RDP – No, no and no!

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This will be a contentious post I’m sure! RDP stands for Remote Desktop Protocol, which is Microsoft’s built-in remote access tool for its operating systems. It allows a user to connect to a hostname or IP address, which after connecting displays a login prompt (or asks for login credentials while setting up the session, it depends on the version of the operating system) essentially allowing you to “remote control” the other computer as if you were directly in front of it.

So why is this a good tool ? It’s a great tool for accessing remote systems. For example, if your desk is 4 floors below the server room and you need to do some work on a Windows server, it’s much easier to utilize RDP to access that server as opposed to going up 4 floors and standing in the server room. RDP gives you the exact same interface as if you were right in front of the other system, so there are no special controls to learn and no special commands to remember.

So why is this a bad tool ? RDP is a huge security risk when accessible over the internet. Some IT professionals will disagree with me, touting RDP’s encryption and reliability. This is all fine, but there is a fundamental issue with how RDP operates. It allows anyone, anywhere to connect to whatever system you have open to the internet. Think of it this way: you’ve put your Windows logon screen on the internet. How long do you think it will take until a malicious server, user, botnet, etc. figures out your or another user’ account password ?

Now I know what you’re going to say: well just don’t open RDP to the internet at large! In principle I agree, but that’s not what the common practice is in the real world. In the real world of IT, most servers I’ve come across (that I didn’t deploy), had RDP open to the internet at large. No IP filters, no custom ports used, just the standard RDP open to the internet.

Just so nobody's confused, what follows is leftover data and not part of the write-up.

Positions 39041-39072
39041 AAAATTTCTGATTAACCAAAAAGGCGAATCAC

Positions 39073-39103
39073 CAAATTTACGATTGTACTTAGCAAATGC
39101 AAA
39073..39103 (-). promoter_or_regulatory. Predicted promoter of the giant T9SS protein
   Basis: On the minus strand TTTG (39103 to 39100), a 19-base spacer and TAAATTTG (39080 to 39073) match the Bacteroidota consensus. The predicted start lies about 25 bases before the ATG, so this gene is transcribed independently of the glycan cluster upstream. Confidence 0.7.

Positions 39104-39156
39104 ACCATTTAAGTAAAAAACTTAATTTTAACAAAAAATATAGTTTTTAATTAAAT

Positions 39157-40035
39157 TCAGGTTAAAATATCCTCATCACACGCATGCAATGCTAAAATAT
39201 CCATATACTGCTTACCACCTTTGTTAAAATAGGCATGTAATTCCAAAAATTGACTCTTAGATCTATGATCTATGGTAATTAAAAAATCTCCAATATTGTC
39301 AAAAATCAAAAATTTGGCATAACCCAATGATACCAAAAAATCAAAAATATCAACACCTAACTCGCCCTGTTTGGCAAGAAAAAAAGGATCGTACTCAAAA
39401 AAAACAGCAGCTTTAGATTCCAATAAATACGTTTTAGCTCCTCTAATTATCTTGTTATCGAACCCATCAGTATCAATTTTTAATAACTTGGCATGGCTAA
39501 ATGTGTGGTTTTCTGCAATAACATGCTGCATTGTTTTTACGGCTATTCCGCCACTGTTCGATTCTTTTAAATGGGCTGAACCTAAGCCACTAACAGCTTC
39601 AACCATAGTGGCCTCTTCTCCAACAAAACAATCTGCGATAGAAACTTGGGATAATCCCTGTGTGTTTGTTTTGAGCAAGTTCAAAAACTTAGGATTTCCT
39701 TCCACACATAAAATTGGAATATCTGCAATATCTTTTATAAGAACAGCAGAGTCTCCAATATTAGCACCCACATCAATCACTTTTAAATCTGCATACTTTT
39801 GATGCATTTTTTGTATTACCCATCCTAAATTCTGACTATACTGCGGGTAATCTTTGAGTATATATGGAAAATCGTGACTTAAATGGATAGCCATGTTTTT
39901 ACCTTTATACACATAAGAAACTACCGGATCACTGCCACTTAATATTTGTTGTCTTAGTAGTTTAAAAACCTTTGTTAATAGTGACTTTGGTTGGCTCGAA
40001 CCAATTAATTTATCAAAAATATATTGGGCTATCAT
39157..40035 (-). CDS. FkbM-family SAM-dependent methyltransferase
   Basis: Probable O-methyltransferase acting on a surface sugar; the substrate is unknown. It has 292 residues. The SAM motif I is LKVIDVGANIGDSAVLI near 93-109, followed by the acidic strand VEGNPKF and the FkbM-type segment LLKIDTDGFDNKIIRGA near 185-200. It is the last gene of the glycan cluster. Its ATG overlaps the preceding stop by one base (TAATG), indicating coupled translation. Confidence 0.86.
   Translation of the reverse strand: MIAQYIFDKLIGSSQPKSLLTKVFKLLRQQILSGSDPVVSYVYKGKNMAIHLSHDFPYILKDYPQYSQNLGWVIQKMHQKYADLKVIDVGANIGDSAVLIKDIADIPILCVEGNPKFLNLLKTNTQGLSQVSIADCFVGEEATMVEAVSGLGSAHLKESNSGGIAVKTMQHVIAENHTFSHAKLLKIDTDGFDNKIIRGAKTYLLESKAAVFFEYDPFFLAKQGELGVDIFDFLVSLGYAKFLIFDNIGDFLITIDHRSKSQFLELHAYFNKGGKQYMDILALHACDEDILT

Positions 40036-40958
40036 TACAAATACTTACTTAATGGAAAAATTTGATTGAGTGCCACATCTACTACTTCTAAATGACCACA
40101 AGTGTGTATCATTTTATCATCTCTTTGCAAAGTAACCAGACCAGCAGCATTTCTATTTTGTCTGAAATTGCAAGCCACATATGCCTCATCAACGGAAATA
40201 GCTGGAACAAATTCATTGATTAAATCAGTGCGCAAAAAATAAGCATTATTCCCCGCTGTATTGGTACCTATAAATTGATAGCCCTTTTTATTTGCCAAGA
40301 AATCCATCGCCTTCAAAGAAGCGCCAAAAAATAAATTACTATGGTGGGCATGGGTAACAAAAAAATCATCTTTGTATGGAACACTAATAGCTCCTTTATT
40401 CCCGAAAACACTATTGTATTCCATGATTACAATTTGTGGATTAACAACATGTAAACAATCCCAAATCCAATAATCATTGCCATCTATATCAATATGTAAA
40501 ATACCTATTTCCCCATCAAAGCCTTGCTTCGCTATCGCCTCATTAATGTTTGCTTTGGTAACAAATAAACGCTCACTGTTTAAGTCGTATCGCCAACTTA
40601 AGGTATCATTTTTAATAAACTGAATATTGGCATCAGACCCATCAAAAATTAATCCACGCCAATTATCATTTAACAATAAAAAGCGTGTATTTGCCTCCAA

So if RDP is no good to use, what should we be using to connect to remote systems over the internet ? Well, there are some really great support tools out there that give the same “remote desktop” look and feel. Two of the are TeamViewer and LogMeIn. I’ve used both services and both have their pros and cons, which I will be reviewing in a later post. None the less, both are options worth considering, and both have free trials which you can install and demo. In short, these tools allow you to access remote systems in a secure manner that isn’t wide open and just exposed to the internet. In fact, depending on the deployment, it can be possible to utilize these tools without opening any additional firewall ports.

Remember, just because something is convenient, doesn’t mean it’s safe, secure, or a best practice. Use a proper tool and make sure you’re connecting to your remote networks in a way that doesn’t compromise security.

Author

Martin Lehner

Martin Lehner is an technology professional working for an IT services firm in Whitehorse, Yukon (Canada). He has been working in the technology field for over a decade. With a degree in Business Admin and numerous industry certifications, Martin leads a team of IT professionals that provide third party support for clients. Originally starting a company to offer web development services, Martin quickly realized that clients wanted the entire spectrum of technology services. When Martin is not at work (which is not often, since his company offers 24/7 support), he is busy at home spending time with his family.

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